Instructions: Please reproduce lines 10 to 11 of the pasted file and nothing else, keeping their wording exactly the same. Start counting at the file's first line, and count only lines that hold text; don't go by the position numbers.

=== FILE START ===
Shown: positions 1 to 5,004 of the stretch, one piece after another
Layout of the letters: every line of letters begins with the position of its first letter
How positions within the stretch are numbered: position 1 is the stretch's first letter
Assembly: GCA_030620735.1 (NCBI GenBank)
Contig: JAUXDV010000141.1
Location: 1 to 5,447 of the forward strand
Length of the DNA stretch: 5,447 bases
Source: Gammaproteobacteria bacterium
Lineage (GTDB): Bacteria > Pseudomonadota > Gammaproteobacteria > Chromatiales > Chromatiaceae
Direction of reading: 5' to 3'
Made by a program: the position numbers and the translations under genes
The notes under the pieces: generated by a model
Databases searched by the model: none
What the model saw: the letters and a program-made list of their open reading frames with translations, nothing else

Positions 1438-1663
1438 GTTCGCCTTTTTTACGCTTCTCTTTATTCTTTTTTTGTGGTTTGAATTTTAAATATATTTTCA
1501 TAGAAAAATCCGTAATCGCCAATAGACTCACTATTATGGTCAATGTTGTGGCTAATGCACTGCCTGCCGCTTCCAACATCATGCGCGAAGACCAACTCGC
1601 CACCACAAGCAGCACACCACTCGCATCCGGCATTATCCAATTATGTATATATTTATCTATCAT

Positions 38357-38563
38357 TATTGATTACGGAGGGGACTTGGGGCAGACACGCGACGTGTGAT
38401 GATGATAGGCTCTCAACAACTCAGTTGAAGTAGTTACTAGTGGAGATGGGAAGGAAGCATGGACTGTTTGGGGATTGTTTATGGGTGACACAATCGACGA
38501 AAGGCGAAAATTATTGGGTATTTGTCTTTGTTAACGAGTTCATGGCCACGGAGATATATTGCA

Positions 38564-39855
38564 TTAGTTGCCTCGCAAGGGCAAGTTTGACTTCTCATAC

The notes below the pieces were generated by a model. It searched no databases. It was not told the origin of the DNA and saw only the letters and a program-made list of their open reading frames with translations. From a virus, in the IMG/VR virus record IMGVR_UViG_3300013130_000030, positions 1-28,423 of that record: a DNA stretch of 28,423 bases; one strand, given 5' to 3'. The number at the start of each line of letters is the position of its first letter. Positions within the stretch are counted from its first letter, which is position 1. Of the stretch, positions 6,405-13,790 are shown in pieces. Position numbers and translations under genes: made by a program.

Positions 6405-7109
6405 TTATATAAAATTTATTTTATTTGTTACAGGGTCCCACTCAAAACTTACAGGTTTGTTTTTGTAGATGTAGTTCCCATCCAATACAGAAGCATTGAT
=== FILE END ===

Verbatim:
Direction of reading: 5' to 3'
Made by a program: the position numbers and the translations under genes